©2014 Thorpe Shwer, P.C. Thorpe Shwer is the owner of the copyright in this website. You may not copy, download, store, transmit, or otherwise make electronic or paper copies of this site, or any portion thereof, without express permission of Thorpe Shwer. Permission is freely granted for most requests. All other rights reserved.
The information contained in this website has been prepared by Thorpe Shwer for informational purposes only and is not legal advice. It is provided only as general information which may or may not reflect the most current legal developments. This information is not provided in the course of, and receipt of it does not constitute, an attorney-client relationship, and it does not substitute for obtaining legal advice from an attorney licensed in your state. Legal advice should take into account the specific facts of your situation, and you should not draw any particular conclusions from the information presented here. You should seek professional legal counsel before acting upon any of the information contained in this website. Before sending information to us, however, please speak with one of our lawyers and get authorization to send that information to us.
No attorney-client relationship is created by viewing this site. While we would like to hear from you, we cannot represent you until we know that doing so will not create a conflict of interest. Accordingly, please do not send us any information about any matter that may involve you until you receive a written statement from us that we represent you (an "engagement letter"). Similarly, no attorney-client relationship is created if you send us email. The best way for you to initiate a possible representation is to call one of our lawyers. He/she will first take you through our conflict of interest procedure and see that you are put in touch with the lawyer best suited to handle your matter. When you receive an engagement letter from the lawyer, you will be our client, and we may exchange information freely.
Any information provided to us before we have conducted a check for conflicts of interest and before we have agreed to represent you, is not subject to the attorney-client privilege or otherwise confidential and accordingly may be used by us for any purpose.
The use of Internet email for confidential or sensitive information, however, is discouraged, and we request that you first discuss with us by telephone the nature of the information you plan to send by this medium.
Contrary to popular belief, most states have strict rules for lawyer advertising that most lawyers rigorously follow. While this website complies with the rules of the states in which we have offices, Arizona, and we believe those of most other jurisdictions, Thorpe Shwer does not wish to represent anyone desiring representation based upon viewing this website in a jurisdiction in which it may not comply with all laws and ethics rules of that jurisdiction. However, we have presented information here that we believe will clearly inform you of our availability and, in the event you would like us to represent you, allow you to communicate with us at your convenience in accordance with the instructions regarding such communications provided elsewhere on this site.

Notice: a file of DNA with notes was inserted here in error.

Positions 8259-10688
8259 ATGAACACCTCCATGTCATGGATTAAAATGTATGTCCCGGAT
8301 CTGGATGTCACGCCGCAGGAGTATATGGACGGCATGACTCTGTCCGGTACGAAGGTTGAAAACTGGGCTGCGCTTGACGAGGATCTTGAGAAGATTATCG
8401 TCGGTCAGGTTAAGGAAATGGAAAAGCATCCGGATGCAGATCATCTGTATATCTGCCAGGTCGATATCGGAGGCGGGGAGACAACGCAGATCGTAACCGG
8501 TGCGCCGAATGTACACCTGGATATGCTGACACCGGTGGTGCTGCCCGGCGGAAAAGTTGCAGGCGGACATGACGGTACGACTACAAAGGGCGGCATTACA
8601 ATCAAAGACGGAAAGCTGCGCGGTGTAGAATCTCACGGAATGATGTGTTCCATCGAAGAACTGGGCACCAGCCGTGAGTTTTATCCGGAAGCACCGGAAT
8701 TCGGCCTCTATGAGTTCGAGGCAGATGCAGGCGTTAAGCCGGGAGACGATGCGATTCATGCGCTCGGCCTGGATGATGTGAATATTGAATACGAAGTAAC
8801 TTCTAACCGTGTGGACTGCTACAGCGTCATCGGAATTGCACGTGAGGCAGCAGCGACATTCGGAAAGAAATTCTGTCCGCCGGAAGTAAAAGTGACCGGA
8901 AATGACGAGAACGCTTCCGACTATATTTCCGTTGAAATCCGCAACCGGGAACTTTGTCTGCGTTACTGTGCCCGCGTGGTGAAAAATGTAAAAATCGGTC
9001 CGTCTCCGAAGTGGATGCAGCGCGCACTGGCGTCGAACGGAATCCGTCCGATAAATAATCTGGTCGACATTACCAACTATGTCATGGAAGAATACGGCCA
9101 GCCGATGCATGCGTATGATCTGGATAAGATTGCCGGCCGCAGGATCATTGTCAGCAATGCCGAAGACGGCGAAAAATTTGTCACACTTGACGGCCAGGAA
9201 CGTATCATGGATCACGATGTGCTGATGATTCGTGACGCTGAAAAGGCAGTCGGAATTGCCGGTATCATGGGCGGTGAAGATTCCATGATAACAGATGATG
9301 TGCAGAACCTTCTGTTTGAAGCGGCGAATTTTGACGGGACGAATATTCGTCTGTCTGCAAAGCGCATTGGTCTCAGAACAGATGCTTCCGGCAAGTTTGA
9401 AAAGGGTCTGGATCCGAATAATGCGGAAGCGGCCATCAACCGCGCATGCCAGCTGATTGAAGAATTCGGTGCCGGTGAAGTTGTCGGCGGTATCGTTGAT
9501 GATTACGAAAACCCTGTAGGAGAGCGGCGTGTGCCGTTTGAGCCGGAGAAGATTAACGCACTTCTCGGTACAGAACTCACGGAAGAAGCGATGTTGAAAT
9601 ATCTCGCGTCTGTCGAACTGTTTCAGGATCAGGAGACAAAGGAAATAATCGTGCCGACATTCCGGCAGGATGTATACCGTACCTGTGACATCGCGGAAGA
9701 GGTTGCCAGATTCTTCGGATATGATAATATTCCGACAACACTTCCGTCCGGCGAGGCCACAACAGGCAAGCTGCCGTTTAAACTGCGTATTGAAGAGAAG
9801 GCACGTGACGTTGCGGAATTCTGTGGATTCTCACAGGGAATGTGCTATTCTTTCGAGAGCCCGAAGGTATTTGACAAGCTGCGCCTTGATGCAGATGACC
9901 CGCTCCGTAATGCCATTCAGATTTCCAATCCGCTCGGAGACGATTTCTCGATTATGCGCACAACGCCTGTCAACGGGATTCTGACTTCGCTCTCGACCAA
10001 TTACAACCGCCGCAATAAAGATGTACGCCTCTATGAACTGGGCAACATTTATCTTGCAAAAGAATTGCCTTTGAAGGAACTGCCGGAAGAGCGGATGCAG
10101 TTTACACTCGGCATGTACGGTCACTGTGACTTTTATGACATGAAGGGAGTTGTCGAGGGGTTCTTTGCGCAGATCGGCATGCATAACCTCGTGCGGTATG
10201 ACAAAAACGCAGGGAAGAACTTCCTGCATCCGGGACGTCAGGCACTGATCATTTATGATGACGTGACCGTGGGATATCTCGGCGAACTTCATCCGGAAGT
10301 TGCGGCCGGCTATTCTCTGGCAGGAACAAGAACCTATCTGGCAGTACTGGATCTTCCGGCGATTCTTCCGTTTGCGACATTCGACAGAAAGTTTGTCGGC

The materials on this site are prepared by Thorpe Shwer. This site is a purely public resource of general information that is intended, but not guaranteed, to be correct and complete. It is not intended to be a source of solicitation or legal advice. Postings are not solicitations or legal advice and are for informational purposes only. This information is not intended to create and receipt of it does not constitute an attorney-client relationship. The reader should not rely or act upon any information in this site without seeking professional legal counsel. If you wish for Thorpe Shwer to consider representing you, please contact the firm directly.
The authors of this site are licensed in the State of Arizona. The authors provide and will provide links to other websites for lawyers and other law sources related to various topics, but the authors do not intend such links to be referrals for employment. Further, the authors cannot vouch for the truth or accuracy of those sites. The authors do not wish to represent anyone who viewed this site in a state where the site fails to comply with all laws and ethical rules of that state.
The authors grant permissions to readers to link to this site so long as this site is not misrepresented. The authors will remove any link to any site from this site upon request of the linked entity. This site is not sponsored or associated with any other site unless so identified.